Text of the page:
By Talaris Institute
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Toddler trying on tiara
Sometime between 15 and 24 months, children become more self-aware. Self-awareness can lead to feelings of embarrassment – a normal and important part of emotional development.

For example ...

Sammy is 20 months old, and he just got a new outfit from his grandmother. She helps him put it on, and then stands back to look at him.

‘Isn’t he cute in that outfit? Everybody look at Sammy in his new outfit!’

Sammy smiles, but he’s clearly not comfortable with all the attention. Nervously, he looks down and plays with a button on his shirt. He looks around the room, glancing at people and then looking away again. He blushes a little, shifting his weight from side to side.

Sammy is embarrassed. A few months ago, Sammy might have happily danced in front of a dozen adults, but now his reaction to all the attention is different. He’s showing what’s called ‘exposure embarrassment’, a feeling that comes when children are aware that they have become the object of other people’s attention. His father, seeing this embarrassment, takes Sammy out of the spotlight and together they play with a toy.

For parents and caregivers, Sammy’s new reaction to his family’s pride is a moment worth celebrating. Sammy’s embarrassment shows that he has reached an important new stage in his emotional development. He’s become more self-aware, and that’s quite an achievement.

With this new self-awareness, Sammy also experiences new emotions like empathy and envy.

Testing for self-awareness

Most babies love mirrors. If you hold a baby in front of a mirror, the baby might smile, pat the glass, or even try to lick the reflection. The baby might see you in the glass and give you another big, heart-warming smile.

Mirrors also make great scientific tools, helping us understand when children reach new levels of self-awareness and how certain emotions develop.

In one experiment, researchers asked a group of mothers and their babies, aged 9-24 months, to play in front of a mirror:

  1. The researchers watched to see how each baby acted when placed in front of a mirror.
  2. Each of the mothers pretended to wipe dirt off her baby’s face – but they were really putting a small dab of rouge on the tip of the baby’s nose.
  3. The babies were placed in front of the mirror again, to see what they would do. Would they notice the red spot on their noses? Would they recognise that something was different about their faces and try to wipe the red spot off?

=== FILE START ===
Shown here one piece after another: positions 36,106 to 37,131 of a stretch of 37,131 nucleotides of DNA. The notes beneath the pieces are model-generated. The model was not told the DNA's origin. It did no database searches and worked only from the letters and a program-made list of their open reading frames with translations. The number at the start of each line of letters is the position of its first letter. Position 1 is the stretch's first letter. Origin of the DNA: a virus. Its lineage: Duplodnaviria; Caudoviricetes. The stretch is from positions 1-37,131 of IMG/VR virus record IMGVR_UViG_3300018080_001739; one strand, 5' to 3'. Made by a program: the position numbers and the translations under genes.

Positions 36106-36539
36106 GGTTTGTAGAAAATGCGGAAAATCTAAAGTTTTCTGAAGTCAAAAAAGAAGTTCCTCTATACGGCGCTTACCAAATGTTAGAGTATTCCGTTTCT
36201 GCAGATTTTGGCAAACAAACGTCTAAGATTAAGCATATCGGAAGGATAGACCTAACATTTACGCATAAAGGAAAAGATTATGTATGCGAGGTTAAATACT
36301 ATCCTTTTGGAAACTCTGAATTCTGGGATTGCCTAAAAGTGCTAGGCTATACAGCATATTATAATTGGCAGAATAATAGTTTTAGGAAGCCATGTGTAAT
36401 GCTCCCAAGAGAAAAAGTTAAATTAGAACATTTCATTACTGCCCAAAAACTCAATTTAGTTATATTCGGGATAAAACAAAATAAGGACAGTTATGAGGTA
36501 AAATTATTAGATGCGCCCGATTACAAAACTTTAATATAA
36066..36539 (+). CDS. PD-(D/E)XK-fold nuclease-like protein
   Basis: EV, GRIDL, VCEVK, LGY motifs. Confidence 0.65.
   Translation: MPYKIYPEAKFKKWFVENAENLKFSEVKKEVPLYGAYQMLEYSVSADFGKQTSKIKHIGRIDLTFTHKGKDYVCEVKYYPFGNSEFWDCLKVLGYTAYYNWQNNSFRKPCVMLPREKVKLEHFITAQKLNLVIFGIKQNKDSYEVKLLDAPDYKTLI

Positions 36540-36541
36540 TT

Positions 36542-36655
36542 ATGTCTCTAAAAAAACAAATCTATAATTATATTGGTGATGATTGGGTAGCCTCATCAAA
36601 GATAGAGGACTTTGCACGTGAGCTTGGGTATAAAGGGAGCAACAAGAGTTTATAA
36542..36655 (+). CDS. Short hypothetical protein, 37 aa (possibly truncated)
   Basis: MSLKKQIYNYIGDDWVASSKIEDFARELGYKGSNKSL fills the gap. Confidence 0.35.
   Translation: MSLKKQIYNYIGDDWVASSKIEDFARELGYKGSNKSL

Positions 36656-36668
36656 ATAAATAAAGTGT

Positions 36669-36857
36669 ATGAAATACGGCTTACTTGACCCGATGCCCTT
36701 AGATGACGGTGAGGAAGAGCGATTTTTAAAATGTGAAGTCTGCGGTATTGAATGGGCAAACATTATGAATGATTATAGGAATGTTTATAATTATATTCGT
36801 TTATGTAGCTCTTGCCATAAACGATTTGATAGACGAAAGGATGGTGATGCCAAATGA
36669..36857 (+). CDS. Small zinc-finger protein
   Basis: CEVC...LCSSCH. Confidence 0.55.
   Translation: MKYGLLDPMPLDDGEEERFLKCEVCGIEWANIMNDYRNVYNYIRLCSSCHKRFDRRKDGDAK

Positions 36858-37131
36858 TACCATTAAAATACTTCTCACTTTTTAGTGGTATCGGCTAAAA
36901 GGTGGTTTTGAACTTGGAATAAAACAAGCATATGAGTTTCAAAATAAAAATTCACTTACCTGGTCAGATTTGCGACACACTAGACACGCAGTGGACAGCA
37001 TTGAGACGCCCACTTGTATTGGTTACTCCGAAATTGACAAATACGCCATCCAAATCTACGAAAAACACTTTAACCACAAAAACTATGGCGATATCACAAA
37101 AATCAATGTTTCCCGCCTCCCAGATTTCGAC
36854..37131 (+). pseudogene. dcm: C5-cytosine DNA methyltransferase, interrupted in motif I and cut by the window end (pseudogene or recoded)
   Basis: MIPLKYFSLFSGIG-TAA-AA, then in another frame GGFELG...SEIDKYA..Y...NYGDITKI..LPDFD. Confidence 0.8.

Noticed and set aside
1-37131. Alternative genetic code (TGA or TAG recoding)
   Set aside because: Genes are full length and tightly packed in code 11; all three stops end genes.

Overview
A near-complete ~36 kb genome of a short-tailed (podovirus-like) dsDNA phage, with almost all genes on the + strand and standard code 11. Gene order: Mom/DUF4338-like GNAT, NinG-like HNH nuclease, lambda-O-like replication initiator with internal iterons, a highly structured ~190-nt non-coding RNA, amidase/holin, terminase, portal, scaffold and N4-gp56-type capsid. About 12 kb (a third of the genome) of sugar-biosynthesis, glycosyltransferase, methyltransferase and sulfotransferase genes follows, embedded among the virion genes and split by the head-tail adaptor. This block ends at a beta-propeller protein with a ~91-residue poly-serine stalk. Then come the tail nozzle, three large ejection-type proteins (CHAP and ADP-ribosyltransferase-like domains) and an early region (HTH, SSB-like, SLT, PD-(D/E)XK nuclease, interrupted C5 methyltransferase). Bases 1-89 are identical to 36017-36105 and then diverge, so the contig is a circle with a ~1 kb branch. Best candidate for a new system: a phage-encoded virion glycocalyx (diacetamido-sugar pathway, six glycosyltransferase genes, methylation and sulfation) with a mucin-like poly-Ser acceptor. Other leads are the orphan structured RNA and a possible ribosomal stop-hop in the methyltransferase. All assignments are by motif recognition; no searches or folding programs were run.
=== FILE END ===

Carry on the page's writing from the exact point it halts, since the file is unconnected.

How embarrassment develops

Before they’re 15 months old, babies don’t seem to recognise themselves as themselves in the mirror. These young babies stared at their reflections and might have found the face familiar to them, but they didn’t react differently when they saw the red spots on their noses.

By 24 months, all the babies tried to touch or wipe their noses. These babies knew that they were the same as the baby in the mirror! They had reached a new level of self-awareness.

The connection between self-awareness and embarrassment
Researchers also studied children’s self-awareness as a way to learn about emotions like exposure embarrassment.

First, they used the rouge test to see which of the babies tried to touch or wipe the red spots on their noses. Then they overly complimented the children to see if they would get embarrassed. For example, the children were told many times that they were smart, cute, had beautiful hair and lovely clothes. Other children were asked to dance in front of a group of unfamiliar adults.

The children who touched their red noses in the mirror were the only ones who showed exposure embarrassment. Those who didn’t touch their noses did not show signs of being embarrassed.

These experiments show that a certain level of self-awareness is needed before children experience emotions like embarrassment, empathy and envy. Once children are aware of themselves as individuals, they become more sensitive to the ways people might see them. They also become more aware of how people think differently, and that other people might have feelings that are different from their own. This awareness provides a foundation for emotions like empathy.

Helpful parenting tips

  • As children near their second birthday, it’s clear that they are growing up. With these new ‘big people’ emotions, children show another amazing stage of development. 
  • Learn to recognise and celebrate these new emotions as they begin to emerge. 
  • Help your children by naming these new emotions (embarrassment, envy, empathy and so on) and teaching them healthy ways to deal with them. 
  • Every child is unique. Some children experience exposure embarrassment more strongly than others. Some children show extreme embarrassment around this time, and these children tend to be more shy or inhibited later. 
  • Some children might find embarrassing situations fun, while others will be very uncomfortable. If your child gets embarrassed easily and is uncomfortable, avoid situations that will bring out these feelings.
  • Above all, enjoy this new phase of growth. Share in the new experiences your child is discovering and the new feelings that are emerging. This is a great time to help your child learn about embarrassment, envy and empathy and how to handle these emotions. By sharing these new emotions, you’ll have new opportunities to grow closer to your child.